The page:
Archbishop seeks input in charting pastoral course
by Marc and Julie Anderson
TOPEKA — Praying. Listening. Gathering.
These are words that Archbishop Joseph F. Naumann used to describe the 10-year visioning process he has recently embarked on, which includes a listening session held Feb. 12 at St. Matthew Parish in Topeka, and a second set for Feb. 25 at Church of the Ascension in Overland Park.
Titled “Listening to the People of God in the Archdiocese of Kansas City in Kansas,” the Feb. 12 event drew Catholics from Alma, Flush, Lawrence, Paxico, Rossville and Topeka. Facilitated by Father Gary Kastl from the Catholic Leadership Institute of Wayne, Pennsylvania, the evening featured time for clergy and laity to answer questions in writing and orally about the archdiocese’s strengths, challenges and priorities. A final question centered on what the archdiocesan church might look like 10 years from now.
Dividing into small groups of three to seven, each participant was given a written questionnaire and time to answer several questions pertaining to the archdiocese as a whole. The first question, for example, was: “What does the Archdiocese of Kansas City in Kansas do well?” Afterward, group members shared their answers with each other.
Then, Father Kastl invited anyone to approach the microphone and share the reflections of his or her group with the archbishop, who would be “listening in gratitude” but would not respond directly to specific observations or proposals.
Throughout the evening, key themes emerged. For example, several tables expressed archdiocesan communications, especially through The Leaven, the archdiocesan website and the new app, served the faithful well. Additionally, many expressed gratitude for youth programs, Catholic Charities, adult education programs and the church’s pro-life efforts. More than one person expressed gratitude for the archbishop’s unwavering leadership on matters of doctrine, especially when the positions are not popular.
When it came to archdiocesan priorities, Jim Leiker of Topeka’s St. Matthew Parish and Diane Ortiz of Topeka’s Mater Dei Parish both expressed a need for the archdiocese to foster more vocations. Other priorities included providing greater access to Catholic education, regardless of one’s ability to pay; promoting and strengthening spiritually healthy families; sharing resources within regions as well as protecting and preserving historical churches; and increasing evangelization efforts.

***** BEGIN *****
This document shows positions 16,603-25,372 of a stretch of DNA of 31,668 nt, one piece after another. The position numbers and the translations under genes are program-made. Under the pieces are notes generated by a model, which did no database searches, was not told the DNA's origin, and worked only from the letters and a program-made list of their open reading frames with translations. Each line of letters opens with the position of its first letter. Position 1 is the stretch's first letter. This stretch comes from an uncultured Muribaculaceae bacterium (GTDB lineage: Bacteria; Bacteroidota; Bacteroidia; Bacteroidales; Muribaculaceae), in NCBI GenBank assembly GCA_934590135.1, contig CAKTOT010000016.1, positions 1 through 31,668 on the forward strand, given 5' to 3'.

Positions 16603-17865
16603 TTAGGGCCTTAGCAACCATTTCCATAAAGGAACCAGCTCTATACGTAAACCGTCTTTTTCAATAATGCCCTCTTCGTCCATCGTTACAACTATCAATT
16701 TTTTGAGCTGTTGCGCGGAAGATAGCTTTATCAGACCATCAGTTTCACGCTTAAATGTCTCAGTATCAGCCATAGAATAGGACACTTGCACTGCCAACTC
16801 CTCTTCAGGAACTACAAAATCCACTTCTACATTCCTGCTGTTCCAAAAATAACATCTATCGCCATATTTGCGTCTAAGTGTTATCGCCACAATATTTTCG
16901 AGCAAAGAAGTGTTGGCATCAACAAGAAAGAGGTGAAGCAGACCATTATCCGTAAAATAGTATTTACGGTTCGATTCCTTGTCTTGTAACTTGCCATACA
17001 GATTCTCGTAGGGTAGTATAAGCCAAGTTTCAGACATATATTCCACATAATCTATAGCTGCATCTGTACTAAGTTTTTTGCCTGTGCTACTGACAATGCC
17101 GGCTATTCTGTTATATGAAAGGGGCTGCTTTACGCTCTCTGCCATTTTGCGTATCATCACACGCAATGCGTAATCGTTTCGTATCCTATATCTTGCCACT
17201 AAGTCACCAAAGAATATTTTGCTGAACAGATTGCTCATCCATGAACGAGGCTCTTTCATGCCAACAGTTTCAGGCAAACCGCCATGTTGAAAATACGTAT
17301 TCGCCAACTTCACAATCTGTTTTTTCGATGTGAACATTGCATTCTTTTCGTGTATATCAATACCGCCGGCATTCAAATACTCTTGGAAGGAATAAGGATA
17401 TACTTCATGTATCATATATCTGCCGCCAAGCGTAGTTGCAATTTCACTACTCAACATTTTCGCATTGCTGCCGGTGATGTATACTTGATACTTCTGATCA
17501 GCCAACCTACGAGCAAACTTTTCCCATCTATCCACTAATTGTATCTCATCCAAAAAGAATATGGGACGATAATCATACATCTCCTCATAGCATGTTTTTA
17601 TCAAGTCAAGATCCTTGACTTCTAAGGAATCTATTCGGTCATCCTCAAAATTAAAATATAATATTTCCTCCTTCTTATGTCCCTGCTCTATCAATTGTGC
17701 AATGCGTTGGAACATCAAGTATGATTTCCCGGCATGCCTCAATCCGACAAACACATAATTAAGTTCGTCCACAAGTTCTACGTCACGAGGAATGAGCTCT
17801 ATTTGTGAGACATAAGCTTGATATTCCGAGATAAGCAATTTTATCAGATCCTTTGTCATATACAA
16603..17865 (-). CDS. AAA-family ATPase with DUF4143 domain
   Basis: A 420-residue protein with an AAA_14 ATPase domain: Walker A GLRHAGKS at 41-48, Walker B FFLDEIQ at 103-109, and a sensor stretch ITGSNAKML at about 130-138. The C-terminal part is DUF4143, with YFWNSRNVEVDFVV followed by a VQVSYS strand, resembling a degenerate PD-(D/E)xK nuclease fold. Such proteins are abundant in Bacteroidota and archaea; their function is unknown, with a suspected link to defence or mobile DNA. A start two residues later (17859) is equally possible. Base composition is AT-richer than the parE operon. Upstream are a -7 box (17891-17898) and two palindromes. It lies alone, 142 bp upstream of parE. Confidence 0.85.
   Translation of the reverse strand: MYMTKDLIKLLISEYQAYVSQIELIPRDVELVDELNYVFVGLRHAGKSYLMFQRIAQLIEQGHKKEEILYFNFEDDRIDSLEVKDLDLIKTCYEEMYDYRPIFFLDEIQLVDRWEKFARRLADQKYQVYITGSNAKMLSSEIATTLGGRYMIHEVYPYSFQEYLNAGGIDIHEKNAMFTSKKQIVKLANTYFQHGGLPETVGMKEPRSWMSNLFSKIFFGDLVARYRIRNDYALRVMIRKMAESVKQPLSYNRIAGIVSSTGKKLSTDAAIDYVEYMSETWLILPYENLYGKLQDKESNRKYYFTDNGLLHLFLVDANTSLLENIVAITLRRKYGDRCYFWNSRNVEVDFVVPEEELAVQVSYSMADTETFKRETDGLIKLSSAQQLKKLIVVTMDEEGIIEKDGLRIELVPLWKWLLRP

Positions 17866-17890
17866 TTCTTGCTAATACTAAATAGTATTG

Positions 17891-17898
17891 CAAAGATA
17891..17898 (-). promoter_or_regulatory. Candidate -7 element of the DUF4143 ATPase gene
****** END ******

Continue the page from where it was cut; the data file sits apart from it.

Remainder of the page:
The final portion of the evening encouraged the assembly to hope and dream about what the archdiocesan church would look like 10 years from now. Again, similar ideas were expressed across groups, including more vocations, an increase in the number of active and faith-filled Catholics, and rising Catholic school enrollment.
In January, the archbishop marked 10 years as shepherd of the church in northeast Kansas. He has been quoted as saying that during that time he has faced some challenges “but, for the most part, [it] has been a time of abundant blessings.” In a letter addressed to the faithful which described the visioning process in detail, the archbishop wrote: “If it be God’s will, and if I remain healthy, I would be pleased to be able to serve this archdiocese for another 10 years. Thus, I believe it is an opportune time to pause and reflect on what our efforts have produced and to prayerfully consider what the Lord is calling us to do in the foreseeable future.”
Prior to the listening sessions, the archdiocese conducted focus groups with ministerial leaders, heads of religious orders and archdiocesan staff. Each parish pastoral council will be sent a copy of the questionnaire and encouraged to work in close collaboration with the pastor to provide additional input to inform the process.
More details about the process are available online at the archdiocese’s website: www.archkck.org.